As many companies move to multicloud or hybrid cloud environments, some workloads are best conducted via one cloud hyperscaler platform or another. However, choosing which one shouldn’t tax an engineer’s time. The platform directs workflows into the right infrastructure based on factors like regulation and capacity. Abstracting all of this complexity, while providing context where needed, means developers can focus on building the right application to generate customer value. 

“To make JPMorgan Chase the most attractive engineering destination, we need to be able to not only remove friction every step of the way, but we need to build a solid foundation that evolves and simplifies the day-to-day life of a software engineer, which will help accelerate our business outcomes,” concludes Sridharan.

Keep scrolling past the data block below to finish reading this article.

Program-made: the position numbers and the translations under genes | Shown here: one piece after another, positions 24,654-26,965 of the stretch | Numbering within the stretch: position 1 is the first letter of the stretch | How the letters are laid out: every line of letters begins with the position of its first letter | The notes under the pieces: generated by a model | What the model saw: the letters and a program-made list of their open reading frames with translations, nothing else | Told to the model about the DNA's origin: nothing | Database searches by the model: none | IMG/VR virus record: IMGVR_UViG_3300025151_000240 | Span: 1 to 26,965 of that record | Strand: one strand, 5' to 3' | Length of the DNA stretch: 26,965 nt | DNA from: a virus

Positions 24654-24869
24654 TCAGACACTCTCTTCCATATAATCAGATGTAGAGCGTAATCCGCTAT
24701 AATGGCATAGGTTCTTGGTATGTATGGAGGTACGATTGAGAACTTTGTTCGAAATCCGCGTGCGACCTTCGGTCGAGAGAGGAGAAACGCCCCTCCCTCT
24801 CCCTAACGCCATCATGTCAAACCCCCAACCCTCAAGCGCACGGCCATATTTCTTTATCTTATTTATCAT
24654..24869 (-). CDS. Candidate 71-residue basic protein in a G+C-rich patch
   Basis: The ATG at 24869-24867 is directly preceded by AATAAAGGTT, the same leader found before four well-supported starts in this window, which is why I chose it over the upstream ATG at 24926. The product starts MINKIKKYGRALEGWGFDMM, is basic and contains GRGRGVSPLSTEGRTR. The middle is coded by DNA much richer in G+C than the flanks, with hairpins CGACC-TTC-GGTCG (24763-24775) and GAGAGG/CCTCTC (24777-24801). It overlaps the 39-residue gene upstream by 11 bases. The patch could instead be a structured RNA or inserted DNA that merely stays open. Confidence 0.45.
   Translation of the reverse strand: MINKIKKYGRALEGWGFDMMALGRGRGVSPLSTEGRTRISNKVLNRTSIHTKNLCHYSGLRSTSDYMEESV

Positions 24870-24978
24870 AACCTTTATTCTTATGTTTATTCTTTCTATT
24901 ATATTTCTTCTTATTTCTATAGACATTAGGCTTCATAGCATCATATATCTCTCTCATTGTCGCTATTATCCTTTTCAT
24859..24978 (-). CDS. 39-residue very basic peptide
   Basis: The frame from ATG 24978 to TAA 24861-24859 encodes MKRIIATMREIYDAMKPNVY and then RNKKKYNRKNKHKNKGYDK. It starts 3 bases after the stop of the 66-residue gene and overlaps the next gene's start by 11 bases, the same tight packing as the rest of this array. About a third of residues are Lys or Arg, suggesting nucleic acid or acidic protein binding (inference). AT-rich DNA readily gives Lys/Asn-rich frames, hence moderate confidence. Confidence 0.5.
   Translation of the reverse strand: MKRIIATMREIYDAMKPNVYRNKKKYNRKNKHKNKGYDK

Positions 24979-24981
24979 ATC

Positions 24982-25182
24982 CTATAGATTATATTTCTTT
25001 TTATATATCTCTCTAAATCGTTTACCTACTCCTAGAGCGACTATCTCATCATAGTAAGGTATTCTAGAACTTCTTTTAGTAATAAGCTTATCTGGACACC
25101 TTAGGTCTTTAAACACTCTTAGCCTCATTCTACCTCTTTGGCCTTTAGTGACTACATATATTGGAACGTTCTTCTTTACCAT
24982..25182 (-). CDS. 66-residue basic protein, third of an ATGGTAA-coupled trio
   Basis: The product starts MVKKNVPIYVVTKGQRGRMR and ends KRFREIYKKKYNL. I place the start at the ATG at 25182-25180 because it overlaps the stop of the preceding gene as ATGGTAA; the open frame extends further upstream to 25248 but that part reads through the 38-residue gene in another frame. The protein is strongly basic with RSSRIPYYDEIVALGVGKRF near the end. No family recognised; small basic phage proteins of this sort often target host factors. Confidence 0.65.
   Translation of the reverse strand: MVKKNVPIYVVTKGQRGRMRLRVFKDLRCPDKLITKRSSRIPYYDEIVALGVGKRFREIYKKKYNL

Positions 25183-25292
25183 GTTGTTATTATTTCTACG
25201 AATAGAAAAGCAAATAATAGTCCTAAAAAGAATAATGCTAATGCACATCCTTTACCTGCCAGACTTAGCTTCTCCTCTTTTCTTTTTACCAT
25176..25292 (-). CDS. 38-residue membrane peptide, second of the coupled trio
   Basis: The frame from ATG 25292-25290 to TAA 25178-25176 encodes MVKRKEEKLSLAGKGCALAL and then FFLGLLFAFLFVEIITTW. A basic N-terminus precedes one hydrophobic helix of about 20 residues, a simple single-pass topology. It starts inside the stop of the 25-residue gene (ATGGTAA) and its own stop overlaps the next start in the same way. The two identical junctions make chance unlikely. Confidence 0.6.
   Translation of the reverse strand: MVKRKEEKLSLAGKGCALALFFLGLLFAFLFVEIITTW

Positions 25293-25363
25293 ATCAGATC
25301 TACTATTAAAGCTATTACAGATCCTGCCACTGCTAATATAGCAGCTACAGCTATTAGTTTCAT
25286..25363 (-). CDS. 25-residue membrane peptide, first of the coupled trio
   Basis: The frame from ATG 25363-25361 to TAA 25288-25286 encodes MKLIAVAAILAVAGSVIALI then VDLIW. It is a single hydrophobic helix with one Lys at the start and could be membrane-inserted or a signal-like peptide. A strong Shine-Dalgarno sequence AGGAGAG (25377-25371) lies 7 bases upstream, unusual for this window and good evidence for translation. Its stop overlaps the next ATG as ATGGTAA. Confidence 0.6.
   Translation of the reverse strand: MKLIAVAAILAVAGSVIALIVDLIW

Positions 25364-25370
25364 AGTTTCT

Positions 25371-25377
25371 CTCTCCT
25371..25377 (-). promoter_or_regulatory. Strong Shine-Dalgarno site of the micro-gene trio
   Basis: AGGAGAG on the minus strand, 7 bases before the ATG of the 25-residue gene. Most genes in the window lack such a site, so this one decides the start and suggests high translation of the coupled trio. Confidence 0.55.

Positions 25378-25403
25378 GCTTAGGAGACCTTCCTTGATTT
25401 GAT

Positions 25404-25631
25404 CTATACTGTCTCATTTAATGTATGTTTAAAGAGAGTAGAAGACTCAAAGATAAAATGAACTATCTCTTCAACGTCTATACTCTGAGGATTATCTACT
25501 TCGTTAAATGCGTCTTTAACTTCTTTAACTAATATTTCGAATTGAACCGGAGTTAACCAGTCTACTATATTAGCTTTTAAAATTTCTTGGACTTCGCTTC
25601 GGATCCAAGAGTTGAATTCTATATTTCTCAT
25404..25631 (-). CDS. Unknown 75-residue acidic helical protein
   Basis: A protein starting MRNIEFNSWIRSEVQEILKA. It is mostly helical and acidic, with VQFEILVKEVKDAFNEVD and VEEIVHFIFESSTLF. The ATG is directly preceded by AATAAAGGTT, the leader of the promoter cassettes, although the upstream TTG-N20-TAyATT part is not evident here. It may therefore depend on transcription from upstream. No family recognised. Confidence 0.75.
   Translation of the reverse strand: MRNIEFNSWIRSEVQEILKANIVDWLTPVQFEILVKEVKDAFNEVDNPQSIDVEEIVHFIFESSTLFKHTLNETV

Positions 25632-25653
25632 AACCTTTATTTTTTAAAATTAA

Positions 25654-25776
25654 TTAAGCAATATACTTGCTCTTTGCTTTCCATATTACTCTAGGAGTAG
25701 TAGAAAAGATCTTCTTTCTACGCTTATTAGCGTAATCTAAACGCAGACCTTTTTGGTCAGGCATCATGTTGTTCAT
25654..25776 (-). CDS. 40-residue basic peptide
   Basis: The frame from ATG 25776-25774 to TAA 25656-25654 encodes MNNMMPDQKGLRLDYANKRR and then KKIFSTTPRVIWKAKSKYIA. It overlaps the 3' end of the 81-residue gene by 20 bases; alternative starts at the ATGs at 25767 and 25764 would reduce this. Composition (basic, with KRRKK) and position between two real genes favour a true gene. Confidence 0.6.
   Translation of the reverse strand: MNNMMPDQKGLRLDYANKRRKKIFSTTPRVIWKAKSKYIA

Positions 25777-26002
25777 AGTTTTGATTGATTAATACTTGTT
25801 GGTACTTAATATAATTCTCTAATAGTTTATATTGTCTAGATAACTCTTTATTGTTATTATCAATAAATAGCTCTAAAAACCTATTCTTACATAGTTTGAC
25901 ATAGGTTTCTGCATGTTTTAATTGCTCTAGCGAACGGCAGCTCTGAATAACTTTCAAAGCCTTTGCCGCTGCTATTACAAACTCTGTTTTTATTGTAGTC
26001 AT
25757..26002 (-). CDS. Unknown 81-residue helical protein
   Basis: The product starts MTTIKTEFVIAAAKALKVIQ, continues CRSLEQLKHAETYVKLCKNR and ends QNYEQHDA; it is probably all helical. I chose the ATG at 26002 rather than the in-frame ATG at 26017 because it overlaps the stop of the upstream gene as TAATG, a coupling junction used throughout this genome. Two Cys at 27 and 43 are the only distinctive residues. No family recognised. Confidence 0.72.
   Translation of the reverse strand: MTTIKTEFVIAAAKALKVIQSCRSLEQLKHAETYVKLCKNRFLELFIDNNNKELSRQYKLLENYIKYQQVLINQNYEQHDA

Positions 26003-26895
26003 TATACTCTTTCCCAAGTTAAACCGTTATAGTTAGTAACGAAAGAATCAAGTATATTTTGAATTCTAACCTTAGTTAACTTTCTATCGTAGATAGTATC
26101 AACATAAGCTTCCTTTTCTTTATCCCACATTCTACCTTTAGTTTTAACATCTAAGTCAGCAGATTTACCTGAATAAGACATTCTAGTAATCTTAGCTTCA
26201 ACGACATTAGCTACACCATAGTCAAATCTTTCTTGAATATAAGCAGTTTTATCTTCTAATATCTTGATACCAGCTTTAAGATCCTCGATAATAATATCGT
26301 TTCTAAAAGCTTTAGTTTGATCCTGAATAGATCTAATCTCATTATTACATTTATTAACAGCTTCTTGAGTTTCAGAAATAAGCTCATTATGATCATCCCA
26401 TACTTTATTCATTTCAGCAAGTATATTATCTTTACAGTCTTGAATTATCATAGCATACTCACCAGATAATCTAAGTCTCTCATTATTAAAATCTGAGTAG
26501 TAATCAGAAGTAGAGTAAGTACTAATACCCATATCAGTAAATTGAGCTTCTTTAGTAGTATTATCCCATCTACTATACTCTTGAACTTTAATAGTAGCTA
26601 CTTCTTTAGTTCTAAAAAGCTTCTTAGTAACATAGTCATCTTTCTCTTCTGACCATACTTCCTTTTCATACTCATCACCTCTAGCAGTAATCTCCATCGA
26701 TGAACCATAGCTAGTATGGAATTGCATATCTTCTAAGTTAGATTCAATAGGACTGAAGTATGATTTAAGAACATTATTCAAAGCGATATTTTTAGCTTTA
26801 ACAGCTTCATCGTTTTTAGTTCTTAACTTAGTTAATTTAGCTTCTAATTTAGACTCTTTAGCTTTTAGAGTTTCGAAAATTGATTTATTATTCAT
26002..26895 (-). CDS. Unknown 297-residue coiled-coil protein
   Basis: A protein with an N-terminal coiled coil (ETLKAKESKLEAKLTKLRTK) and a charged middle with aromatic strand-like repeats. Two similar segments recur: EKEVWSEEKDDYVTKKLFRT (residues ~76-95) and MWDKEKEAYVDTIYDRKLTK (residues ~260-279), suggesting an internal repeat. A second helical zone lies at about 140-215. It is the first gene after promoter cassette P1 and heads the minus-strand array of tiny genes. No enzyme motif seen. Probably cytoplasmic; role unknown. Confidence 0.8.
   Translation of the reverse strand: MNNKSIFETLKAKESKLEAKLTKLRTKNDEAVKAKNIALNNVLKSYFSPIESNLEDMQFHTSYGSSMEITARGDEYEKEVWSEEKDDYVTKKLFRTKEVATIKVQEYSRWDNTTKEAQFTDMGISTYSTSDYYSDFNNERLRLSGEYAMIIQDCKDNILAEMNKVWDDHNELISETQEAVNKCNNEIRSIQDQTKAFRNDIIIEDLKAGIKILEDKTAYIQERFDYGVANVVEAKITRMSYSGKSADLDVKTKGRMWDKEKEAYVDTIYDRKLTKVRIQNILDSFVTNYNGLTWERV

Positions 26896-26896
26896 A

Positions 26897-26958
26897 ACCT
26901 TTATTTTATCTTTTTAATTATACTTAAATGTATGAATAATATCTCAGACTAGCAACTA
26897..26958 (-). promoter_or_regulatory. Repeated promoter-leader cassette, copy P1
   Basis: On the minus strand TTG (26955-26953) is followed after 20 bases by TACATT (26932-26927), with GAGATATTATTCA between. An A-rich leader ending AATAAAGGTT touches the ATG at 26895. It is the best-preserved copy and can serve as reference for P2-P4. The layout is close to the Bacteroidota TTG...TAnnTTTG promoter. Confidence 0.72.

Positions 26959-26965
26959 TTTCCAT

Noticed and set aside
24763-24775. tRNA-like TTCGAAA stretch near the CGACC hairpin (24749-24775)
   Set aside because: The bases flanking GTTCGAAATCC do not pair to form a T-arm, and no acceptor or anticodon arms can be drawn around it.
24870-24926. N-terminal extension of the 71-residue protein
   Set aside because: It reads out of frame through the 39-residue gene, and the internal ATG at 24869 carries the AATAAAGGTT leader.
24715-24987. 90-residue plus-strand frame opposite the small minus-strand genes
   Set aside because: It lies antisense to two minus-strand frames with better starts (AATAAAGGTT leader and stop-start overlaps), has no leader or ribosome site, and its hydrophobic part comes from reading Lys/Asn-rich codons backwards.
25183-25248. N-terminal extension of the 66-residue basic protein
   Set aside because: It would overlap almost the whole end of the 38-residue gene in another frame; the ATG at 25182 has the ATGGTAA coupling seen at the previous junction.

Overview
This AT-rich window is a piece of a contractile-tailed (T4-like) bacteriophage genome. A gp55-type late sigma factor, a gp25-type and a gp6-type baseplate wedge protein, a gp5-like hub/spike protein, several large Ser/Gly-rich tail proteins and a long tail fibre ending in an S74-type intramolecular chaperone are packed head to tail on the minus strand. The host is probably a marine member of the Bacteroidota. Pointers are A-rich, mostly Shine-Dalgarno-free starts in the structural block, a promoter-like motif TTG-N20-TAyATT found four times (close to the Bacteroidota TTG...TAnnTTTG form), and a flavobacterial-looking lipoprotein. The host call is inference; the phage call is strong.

This article is for informational purposes only and it is not intended as legal, tax, financial, investment, accounting or regulatory advice. Opinions expressed herein are the personal views of the individual(s) and do not represent the views of JPMorgan Chase & Co. The accuracy of any statements, linked resources, reported findings or quotations are not the responsibility of JPMorgan Chase & Co.

This content was produced by Insights, the custom content arm of MIT Technology Review. It was not written by MIT Technology Review’s editorial staff.